However, Hamilton was then instructed to slow down to aid Russell with DRS to defend from Sainz, which proved futile as the Spaniard blasted past and courted the sister Mercedes across the closing laps.
“It is quite difficult to organise the cars live,” Shovlin stated. “When we decided to switch them, it was more when we saw how quick Carlos was coming in behind them and Lewis in the middle could have been at risk who was [on] old tyres as well.
“Maybe it could have worked out better, but the thing is we were trying to protect against Lewis losing that position as well, as he was the one most likely to finish ahead of Carlos.”
The opening exchanges of the race in Suzuka saw the two Mercedes cars duel hard for position on two separate occasions.
Firstly, Russell launched a move up the inside of the final chicane on Lap 5 and appeared to have gained the high ground until Hamilton got back up the inside into Turn 1.
Then, a mistake from Hamilton into Degner 2 enabled Russell to size up a move into Spoon Curve, but the more experienced driver again rebuffed his team-mate’s advances as both cars ran wide.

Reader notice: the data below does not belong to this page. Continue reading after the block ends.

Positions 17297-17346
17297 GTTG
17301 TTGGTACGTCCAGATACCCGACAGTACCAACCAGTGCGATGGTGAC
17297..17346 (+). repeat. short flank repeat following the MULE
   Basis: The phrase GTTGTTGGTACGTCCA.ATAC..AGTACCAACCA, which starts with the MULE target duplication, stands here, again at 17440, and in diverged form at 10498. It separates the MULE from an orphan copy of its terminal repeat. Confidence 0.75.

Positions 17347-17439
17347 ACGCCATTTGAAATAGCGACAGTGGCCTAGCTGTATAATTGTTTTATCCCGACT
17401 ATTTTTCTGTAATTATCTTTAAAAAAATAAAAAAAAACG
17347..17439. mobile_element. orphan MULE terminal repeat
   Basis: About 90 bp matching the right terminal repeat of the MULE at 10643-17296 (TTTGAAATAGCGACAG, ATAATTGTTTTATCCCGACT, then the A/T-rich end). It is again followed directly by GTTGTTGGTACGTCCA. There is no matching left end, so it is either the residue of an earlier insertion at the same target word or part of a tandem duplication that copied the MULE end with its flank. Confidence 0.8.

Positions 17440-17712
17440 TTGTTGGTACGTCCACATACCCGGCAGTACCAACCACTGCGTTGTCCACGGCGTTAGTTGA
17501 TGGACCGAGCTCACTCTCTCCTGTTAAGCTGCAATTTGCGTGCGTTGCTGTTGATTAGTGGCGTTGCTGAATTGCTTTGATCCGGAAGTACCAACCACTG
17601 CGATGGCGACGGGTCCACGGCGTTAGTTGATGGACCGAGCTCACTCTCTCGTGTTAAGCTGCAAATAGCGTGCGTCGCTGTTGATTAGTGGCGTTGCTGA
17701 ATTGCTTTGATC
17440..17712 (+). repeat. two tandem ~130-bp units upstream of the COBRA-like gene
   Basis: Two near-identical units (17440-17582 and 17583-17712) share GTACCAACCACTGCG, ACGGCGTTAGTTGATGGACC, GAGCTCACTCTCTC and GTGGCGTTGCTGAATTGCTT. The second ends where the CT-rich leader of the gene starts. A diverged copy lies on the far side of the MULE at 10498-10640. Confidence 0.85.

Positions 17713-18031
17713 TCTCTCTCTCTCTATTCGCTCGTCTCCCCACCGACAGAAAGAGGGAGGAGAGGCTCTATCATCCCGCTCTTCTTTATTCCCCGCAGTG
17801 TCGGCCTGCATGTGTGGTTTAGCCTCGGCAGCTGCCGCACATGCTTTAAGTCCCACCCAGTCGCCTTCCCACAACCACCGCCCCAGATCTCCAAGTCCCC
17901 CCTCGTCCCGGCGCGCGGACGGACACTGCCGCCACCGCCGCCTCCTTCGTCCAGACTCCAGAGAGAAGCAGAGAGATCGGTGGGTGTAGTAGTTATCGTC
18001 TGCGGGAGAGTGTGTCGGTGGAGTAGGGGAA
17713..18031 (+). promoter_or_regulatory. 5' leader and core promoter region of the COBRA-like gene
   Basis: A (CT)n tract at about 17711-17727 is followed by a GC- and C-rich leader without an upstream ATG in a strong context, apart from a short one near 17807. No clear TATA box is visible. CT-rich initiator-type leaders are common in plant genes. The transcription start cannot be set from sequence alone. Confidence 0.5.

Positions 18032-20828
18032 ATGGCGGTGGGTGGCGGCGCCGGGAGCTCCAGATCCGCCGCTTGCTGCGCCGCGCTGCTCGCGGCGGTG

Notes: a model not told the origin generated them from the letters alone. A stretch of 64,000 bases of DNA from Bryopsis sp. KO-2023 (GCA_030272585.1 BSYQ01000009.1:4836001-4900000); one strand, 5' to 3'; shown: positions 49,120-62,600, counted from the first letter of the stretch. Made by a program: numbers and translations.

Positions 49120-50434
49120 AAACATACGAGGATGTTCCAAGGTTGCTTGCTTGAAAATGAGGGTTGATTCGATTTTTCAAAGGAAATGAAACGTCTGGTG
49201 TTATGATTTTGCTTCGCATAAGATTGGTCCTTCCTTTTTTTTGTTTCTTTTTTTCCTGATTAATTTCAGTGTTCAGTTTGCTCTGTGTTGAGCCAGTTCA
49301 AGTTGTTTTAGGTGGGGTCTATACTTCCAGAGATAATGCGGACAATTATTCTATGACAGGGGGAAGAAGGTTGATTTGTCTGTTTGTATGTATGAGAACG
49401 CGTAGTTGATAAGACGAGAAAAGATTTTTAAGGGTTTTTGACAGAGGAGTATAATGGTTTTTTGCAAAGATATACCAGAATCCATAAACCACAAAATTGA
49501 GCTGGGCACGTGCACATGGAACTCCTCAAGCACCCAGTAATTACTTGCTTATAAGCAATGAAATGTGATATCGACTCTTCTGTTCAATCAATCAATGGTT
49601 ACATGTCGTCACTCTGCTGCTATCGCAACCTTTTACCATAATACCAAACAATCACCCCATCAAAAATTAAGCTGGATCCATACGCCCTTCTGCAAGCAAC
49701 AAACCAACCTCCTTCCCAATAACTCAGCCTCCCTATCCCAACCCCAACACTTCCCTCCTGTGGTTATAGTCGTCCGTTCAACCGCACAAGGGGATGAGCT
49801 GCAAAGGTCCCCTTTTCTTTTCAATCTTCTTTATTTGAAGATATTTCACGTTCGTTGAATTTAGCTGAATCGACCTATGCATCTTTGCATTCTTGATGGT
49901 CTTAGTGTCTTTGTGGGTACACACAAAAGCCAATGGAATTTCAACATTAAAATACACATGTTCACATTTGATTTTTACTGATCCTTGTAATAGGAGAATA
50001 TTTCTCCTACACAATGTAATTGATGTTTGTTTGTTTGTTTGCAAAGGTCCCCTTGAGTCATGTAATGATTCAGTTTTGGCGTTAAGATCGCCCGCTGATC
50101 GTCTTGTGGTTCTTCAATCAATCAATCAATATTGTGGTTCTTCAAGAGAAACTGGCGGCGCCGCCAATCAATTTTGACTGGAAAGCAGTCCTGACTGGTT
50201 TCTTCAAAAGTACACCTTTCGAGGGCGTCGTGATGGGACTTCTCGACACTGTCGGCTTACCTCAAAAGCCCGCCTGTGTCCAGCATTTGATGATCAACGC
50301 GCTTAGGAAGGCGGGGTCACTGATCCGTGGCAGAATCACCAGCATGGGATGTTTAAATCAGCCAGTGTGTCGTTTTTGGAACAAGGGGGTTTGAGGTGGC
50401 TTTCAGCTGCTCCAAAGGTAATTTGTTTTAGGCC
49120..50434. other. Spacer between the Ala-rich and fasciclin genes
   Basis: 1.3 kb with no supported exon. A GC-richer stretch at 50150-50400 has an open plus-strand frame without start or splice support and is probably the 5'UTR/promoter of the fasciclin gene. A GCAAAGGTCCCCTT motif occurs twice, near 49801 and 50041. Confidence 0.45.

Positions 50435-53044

That would be the end of their battle on an equal tyre footing, with Mercedes opting to split strategies. While Hamilton followed the optimal two-stop strategy, Russell endeavoured to make it to the end by only completing a solitary pit stop.
When asked if the on-track battle prompted that decision, Shovlin retorted: “No, not really. Because in terms of what the team’s doing, we’re trying to score points against Ferrari, certainly in a race like this.
“Once we realised that we’re not challenging McLaren for a podium, we’re looking at what’s going on with Ferrari.
“We were trying to use the two cars effectively to give us those opportunities, and being able to get one of them was useful damage limitation given that they both started ahead of us in the race.”
After being pushed wide by Hamilton, Russell exclaimed on the team radio: “Who do we want to fight? Each other, or the others?”
Mercedes Communications Director Bradley Lord, however, has downplayed the heated discussion, adding that the team will discuss matters behind closed doors.
“They raced each other hard, at a hard racers’ track,” he told Sky Sports F1. “So I think it’s always easy to read a lot into those radio messages in the heat of the moment.
“But as always, we do the talking about it a little bit out of the pressure and out of the high temperatures of the cockpit here today in Suzuka and in the engineering debrief afterwards, so I’m sure that’s where anything will get tidied up that needs tidying up.”